Monday, March 2, 2009
Auction Block: Negro League Treasures
Delores Knox walked into the Louisville Slugger museum holding a cloth bag full of her father's old photographs. By the time she left, she knew she was holding some of the rarest Negro League memorabilia on earth.
"As I was getting ready to leave, one of the appraisers said 'Can I have someone escort you to your car?'" she says. "I knew that I had something of value."
Knox heard that Hunt Auctions was holding an appraisal fair at the famous bat factory while watching the local news one morning in November. She thought about the things she had inherited from her father—photos, programs and broadsheet posters collected during his days as an outfielder in the Negro National League in the 1920s. Determined to find out what she had, she talked her husband into driving her to the fair.
"My husband, being an impatient male, was hurrying me along. He was sitting in the car waiting for me," says Knox. "When I came back out and told him the value of these old things of daddy's, that changed his tune."
The J. Leonard Mitchell Collection will be made available to collectors on March 7th, as part of Hunt Auctions' live event in King of Prussia, PA. Company president David Hunt says that he rarely comes across anything he hasn't seen before when he's out on the appraisal trail, so it's a special day when such rare items turn up.
"With this group, about 60 to 75 percent of it was unique to me," he says. "Establishing prices was difficult. Bidding gets pretty aggressive because nobody has a set idea of what these things are worth. The market is established right in front of your eyes."
Any time a collection is turned over to Hunt for consignment, the first step is to catalog and research the items. The items brought in by Knox were easily authenticated as having belonged to her father, but establishing a baseline value for each item took hours of combing through archives.
"You can have a photo of Oscar Charleston in front of you," says Hunt, "but if you don't know who he was, just identifying it doesn't help."
In the end, the Mitchell Collection comprises 80-plus items, valued anywhere from $250 for a pair of ticket stubs from the "ABC Baseball Club" of Indianapolis, up to thousands for items featuring Satchel Paige or the 1947 Cleveland Buckeyes championship team.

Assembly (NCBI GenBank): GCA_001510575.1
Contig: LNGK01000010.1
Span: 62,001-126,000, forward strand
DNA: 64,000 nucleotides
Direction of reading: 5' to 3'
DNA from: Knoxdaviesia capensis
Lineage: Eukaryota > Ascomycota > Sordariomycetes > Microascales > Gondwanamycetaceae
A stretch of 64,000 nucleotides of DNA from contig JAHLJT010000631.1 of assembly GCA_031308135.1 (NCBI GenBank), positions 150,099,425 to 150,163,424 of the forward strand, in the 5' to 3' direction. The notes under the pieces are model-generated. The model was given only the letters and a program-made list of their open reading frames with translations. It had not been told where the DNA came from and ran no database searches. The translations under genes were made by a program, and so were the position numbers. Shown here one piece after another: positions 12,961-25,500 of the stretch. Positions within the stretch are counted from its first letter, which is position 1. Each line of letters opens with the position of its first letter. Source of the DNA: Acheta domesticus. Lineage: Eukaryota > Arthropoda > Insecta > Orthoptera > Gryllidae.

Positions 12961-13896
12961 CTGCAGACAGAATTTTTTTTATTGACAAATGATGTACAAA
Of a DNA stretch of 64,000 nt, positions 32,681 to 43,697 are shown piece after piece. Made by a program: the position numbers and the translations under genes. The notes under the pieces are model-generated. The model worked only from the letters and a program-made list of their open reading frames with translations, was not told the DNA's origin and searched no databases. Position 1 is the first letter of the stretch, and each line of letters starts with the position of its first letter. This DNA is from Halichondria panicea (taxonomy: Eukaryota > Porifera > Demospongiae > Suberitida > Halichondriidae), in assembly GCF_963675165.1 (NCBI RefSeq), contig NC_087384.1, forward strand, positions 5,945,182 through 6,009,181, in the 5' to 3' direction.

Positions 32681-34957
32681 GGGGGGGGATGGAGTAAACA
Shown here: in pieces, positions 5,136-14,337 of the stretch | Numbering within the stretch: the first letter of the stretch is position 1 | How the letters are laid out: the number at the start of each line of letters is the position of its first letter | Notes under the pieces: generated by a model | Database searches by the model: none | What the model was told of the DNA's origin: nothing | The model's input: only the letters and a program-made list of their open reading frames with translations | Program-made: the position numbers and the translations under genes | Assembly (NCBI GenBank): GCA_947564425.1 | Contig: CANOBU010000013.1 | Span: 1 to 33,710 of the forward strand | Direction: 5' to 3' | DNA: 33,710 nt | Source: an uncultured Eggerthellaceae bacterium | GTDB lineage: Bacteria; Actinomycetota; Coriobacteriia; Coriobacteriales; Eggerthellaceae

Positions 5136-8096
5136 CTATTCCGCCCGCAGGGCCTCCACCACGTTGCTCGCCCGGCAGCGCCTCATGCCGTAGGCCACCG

Other items reveal the breadth of experience a young man could gather while riding on creaky buses to play on rocky baseball diamonds. Leonard Mitchell beams next to multiple Olympic gold medalist Jesse Owens in one photograph, while others reminded Mitchell of the famous entertainers he had encountered, like Lena Horne and Duke Ellington. A set of promotional posters from the All American Girls' Baseball League bears witness to the fact that Mitchell enjoyed baseball in all of its various forms.
A hint of the pre-Jackie Robinson racial climate comes out in some of the photos. Imagine a multimillionaire ballplayer of today consenting to play as one of the makeup-covered Ethiopian Clowns, or suiting up as a Zulu Cannibal Giant. Playing to stereotypes was a no doubt unwelcome part of life in the Negro Leagues. Did it bother J. Leonard Mitchell?
"I don't think he was bitter," says his daughter. "If he was, he didn't express it. He just enjoyed what he did, enjoyed his time, and the adventure of meeting all the people he did."
"In his own quiet way, I think he knew he was part of opening doors that led to other people getting a chance to play."
The J. Leonard Mitchell Collection and other rare memorabilia will be auctioned off as part of Hunt Auctions' next live event, set for March 6th and 7th at the Crowne Plaza Hotel in King of Prussia, PA. Telephone and absentee bids are accepted.
Seen anything rare, kitschy, or one-of-a-kind? Let us know about it at firstname.lastname@example.org.